Dementia is a growing challenge among Singapore’s elderly population. As memories fade, daily living becomes increasingly disorienting and overwhelming for seniors with dementia. Patients with dementia may severely affect quality of life for both the patients and their caregivers. Groups like the Salvation Army provide critical assistance through specialised nursing care and support services for persons with dementia.
The Growing Challenge of Dementia in Singapore’s Aging Population
Statistics show dementia cases in Singapore doubled from 2015 to 2020. Today, 1 in 10 seniors over 60 suffers from dementia. As Singapore’s population ages rapidly, the number of citizens with dementia is expected to exceed 152,000 by 2030. The declining cognitive abilities and memory loss associated with dementia severely impact seniors’ quality of life. Simple daily tasks become confusing or frightening, leading to missed medications, limited social interaction, malnutrition, and accidents around the home. Like Uncle Mike, adults with dementia often find themselves disconnected, lonely, and without purpose as their condition progresses. The burden placed on caregivers also intensifies over time.
What is Dementia?
Dementia is a term that encapsulates a collection of symptoms caused by disorders affecting the brain. It isn’t a specific disease, but several different illnesses may cause dementia. These cognitive impairments severely interfere with a person’s daily life and activities. A diagnosis of dementia is through a combination of medical tests, physical examinations, brain imaging scans, and mental status assessments. There is no single definitive test for dementia.
Common Symptoms of Dementia
Someone with dementia may show diverse symptoms, which often include memory loss, problem-solving difficulties, and complications with language and understanding. Other symptomatic aspects of dementia include alterations in mood, decreased cognitive function, and struggles with carrying out familiar tasks.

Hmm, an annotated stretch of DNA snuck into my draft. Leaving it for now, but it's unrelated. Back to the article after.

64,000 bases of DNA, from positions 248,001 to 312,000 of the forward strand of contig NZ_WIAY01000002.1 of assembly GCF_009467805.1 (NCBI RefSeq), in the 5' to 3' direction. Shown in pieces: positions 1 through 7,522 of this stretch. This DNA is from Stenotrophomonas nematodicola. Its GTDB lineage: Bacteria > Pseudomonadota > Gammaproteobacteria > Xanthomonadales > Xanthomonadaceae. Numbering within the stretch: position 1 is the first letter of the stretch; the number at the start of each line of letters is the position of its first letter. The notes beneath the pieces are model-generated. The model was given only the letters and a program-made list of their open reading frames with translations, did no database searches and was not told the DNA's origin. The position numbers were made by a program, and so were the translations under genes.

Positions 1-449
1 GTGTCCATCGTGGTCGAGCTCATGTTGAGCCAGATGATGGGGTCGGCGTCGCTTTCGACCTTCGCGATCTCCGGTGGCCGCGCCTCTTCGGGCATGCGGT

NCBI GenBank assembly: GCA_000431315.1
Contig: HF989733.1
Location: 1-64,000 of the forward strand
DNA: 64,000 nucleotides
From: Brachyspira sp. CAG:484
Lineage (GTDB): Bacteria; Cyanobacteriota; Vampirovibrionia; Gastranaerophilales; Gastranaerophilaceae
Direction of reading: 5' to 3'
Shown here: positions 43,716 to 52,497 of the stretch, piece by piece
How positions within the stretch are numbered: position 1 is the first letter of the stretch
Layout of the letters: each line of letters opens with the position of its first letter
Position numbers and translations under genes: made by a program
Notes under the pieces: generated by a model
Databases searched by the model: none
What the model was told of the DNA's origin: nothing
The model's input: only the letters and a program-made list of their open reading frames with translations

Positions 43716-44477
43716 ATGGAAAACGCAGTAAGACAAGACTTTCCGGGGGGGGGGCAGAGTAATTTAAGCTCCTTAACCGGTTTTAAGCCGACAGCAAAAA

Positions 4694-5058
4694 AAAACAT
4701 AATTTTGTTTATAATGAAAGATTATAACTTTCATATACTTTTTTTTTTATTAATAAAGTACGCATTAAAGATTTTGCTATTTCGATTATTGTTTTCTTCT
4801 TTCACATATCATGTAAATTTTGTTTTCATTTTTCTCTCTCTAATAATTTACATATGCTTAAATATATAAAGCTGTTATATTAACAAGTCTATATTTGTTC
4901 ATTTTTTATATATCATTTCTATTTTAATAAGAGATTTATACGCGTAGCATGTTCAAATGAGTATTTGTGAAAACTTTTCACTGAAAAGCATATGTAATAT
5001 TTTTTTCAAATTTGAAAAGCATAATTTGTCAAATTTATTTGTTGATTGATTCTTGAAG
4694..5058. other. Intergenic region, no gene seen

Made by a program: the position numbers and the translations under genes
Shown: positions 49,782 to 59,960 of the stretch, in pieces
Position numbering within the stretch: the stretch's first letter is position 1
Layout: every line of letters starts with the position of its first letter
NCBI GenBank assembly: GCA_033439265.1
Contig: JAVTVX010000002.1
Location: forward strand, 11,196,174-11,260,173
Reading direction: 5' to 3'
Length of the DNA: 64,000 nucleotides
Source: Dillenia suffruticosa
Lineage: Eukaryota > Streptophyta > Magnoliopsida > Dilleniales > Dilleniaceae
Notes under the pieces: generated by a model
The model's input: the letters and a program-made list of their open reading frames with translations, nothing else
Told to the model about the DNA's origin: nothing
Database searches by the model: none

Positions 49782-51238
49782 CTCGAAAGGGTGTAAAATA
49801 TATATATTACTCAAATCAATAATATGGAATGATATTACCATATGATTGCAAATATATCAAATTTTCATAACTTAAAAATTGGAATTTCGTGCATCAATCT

Types of Dementia: Understanding the Differences in Cognitive Impairment
The most common form of dementia is Alzheimer’s disease, accounting for a significant proportion of cases. Other types include vascular dementia, dementia with Lewy bodies (DLB) and mixed dementia. Dementia and alzheimer’s patient may have different causes and can exhibit different symptoms. It’s essential in nursing management to understand these types to provide the best personal care.
The Role of the Salvation Army in Supporting Dementia Patients
The Salvation Army in Singapore provides compassionate and dignified care for marginalised seniors through several nursing homes nationwide. With specialised care units and activities, Salvation Army Peacehaven and Jade Circle Arena facilities aim to stimulate cognitive abilities while providing meaningful social engagement opportunities. As described in the newsletter, Uncle Mike rediscovers joy and purpose within the protective environment of the nursing home. Encouraged to engage in stimulating activities while receiving attentive medical care, Uncle Mike forges heartwarming bonds with residents and staff who embrace his true self.
Salvation Army’s Commitment to Providing Home Care for Patients with Dementia
The Salvation Army in Singapore takes an active role to provide care and support dementia nursing care. The organisation offers respite care, day-care and interventions for dementia homes to the patients and their families at the Jade Circle Arena facilities within the Peacehaven compound.